I found myself hypnotised by the process of carving out the perfect spot and then toiling over my metal behemoth, but the spell was broken when I reached the testing phase. It didn’t work, and I didn’t know why. The test provided plenty of information when it came to how exciting or scary my ride was, broken down by each section of track, and even things like speed and G-force, but none of that mattered if the cart couldn’t get around the first curve. Did the cart need to go faster? Was the curve too sharp? I only had my eyes to go on.

This is a problem that exists throughout the game. Planet Coaster provides lots of information on everything from how much money teenagers spend on hats to how well-trained my janitor is, but when there’s something wrong with a ride, it’s surprisingly coy. It’s very easy to edit any aspect of the park, including roller coasters, but when the root cause of a significant problem isn’t clear, a lot of time can be wasted on trial and error tests.

It’s an oversight that’s perhaps even more noticeable because of the vast amount of details the game offers up elsewhere. The Park Management tab is overflowing with facts, from detailed expenses and income breakdowns to staff work routes, but the most important part can be found in the guest menu. Planet Coaster is all about demographics.

Guests are split up into three groups: adults, teens and families. Each group favours different rides and has different spending habits, and one group might be more dominant than the others. So if teens make up most of your visitors, you might consider adding more thrill rides to keep them happy, or diversify, chucking in some spinning teacups to get more families spending money. Families also seem to spend more in the gift shop, so it makes sense to build one near the family rides. The breadth of information makes it much easier to create plans.

Like theme park owners everywhere, in Planet Coaster you have the ability to peer into the minds of your guests, stealing their thoughts so that you might make an even better and more profitable business. If there’s too much vomit on the paths, or the line to the burger stand is too long, they’ll let you know. Sometimes, they’ll have extra context, making the issue clearer. For instance, instead of just thinking the park is too expensive, they might think that a specific ride is too expensive when they’ve already had to pay a lot to get into the park.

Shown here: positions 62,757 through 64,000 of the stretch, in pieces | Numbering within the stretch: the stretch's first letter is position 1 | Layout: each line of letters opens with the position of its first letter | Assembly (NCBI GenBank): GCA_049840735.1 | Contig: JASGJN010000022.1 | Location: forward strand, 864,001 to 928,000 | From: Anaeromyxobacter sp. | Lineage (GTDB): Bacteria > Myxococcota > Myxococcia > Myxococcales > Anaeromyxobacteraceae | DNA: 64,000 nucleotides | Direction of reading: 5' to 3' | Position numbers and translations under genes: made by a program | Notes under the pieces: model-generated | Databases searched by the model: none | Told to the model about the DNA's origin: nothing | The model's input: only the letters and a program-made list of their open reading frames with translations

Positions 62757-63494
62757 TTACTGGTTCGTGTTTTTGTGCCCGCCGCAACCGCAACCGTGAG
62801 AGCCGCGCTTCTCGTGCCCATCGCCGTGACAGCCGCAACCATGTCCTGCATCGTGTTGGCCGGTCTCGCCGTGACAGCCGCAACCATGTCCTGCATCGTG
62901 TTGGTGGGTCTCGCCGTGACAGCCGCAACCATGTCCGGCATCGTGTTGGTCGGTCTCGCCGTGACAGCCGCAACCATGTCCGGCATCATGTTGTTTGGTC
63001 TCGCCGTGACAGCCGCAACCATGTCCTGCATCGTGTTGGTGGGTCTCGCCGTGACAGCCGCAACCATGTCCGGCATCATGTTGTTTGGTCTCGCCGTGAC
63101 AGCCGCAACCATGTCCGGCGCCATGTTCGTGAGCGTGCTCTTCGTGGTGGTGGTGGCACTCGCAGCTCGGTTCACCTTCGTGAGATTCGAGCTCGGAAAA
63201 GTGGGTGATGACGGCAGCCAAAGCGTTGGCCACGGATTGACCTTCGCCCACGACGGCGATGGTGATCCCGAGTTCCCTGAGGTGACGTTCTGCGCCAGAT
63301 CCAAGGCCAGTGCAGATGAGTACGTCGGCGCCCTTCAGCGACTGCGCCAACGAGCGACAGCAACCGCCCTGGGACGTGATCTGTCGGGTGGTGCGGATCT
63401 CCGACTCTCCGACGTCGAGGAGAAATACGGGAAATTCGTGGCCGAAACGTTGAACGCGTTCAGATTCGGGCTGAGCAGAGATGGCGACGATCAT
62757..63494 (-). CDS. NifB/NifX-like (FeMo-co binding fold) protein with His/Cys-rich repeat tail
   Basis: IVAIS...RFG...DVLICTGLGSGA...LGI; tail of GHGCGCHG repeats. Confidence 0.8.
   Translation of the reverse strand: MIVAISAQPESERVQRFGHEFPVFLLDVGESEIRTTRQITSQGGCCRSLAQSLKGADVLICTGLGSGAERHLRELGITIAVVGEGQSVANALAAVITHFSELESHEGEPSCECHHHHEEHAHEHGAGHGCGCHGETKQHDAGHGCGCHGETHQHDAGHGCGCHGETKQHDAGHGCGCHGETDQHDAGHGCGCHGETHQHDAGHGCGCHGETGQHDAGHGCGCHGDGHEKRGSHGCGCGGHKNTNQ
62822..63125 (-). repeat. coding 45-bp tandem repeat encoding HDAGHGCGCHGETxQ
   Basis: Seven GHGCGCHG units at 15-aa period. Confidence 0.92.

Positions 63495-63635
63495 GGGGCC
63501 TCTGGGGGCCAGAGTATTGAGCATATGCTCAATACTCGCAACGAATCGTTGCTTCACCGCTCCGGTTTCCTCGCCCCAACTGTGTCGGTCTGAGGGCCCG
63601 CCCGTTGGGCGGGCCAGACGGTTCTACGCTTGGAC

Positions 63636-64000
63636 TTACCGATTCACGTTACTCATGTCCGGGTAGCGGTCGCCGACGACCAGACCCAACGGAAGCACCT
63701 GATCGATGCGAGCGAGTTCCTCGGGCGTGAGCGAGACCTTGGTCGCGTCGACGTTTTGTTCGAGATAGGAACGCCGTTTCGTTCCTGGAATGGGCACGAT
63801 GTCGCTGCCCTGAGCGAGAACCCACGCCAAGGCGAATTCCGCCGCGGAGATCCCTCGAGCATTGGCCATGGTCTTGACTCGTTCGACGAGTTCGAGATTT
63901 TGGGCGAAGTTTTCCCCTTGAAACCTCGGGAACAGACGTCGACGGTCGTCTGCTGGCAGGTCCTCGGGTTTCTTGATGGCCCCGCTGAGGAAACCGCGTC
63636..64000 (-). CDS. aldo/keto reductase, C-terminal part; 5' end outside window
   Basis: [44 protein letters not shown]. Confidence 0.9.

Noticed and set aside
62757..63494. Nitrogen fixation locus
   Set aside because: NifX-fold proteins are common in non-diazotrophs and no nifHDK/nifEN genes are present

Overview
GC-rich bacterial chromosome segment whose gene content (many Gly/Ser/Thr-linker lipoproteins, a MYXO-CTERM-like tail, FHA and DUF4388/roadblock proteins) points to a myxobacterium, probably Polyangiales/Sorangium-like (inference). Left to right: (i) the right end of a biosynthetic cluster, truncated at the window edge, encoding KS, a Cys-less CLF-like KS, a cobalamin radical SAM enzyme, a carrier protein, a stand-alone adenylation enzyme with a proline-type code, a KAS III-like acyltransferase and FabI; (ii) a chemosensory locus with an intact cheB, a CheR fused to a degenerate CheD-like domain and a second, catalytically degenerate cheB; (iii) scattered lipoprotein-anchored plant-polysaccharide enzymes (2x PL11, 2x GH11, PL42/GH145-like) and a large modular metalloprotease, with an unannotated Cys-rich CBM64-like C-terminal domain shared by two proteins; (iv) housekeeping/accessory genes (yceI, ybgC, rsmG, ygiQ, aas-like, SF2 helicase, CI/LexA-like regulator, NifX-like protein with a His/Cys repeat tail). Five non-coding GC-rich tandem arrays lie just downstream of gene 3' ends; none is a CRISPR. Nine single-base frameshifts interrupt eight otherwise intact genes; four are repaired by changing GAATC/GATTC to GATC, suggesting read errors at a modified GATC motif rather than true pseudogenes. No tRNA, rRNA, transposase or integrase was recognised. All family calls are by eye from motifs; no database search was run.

The Sandbox and Challenge modes are where Planet Coaster gets to show off its best features. They both give you a massive, empty plot of land, a blank slate, and then you’re free to experiment and expand. The only difference between the modes is that in Sandbox you have unlimited money and every ride unlocked from the start, while Challenge adds the extra, and important, wrinkle of balancing budgets and keeping guests happy. They’re both creative modes though.

Then there’s Career mode, which is a little bit rubbish. At first, I thought it was what Challenge mode turned out to be, given the name, but instead it’s a short series of scenarios that are dreadfully dull. You’re given a small, pre-built park, three objectives, and that’s pretty much it. The objectives are inane tasks, like earn a certain amount of money, or build an exciting roller coaster, and when you do them, you get stars. Well done. The parks are actually really impressive, visually, hinting at some of the ambitious projects you might want to undertake in your own park, and that’s probably the only reason you might want to check them out. Briefly. In beta, there have only been four scenarios, but the launch version promises many more. I can only hope the best is being saved for last.

I’m not sure I’d spend much time on scenarios even if they were better though. The draw of making my own park, choosing the theme and props myself, is much too strong. And Planet Coaster absolutely nails the more creative modes. The freedom and flexibility of its tools is simultaneously intimidating and exciting, just like the best roller coasters. It’s a game that inspires creativity, and Frontier have already started leveraging the most creative members of its alpha and beta community. In the Steam Workshop, there are already over 10,000 entries, including a Millennium Falcon and Hogwarts, which is probably more than any park needs.

Like Cities: Skylines, Planet Coaster gives new life to the management genre, and even if the launch version does little to improve what I’ve played during the beta, this would still be essential for anyone who dreams of packing in their old job and running a theme park.

This review was based on near-complete pre-release code. We’ll update with any necessary thoughts based on today’s 1.0 release. Planet Coaster is available now, for Windows, via Steam.

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Who am I?

Fraser Brown

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Premature Evaluation caretaker. Likes strategy games almost as much as he likes labradoodles.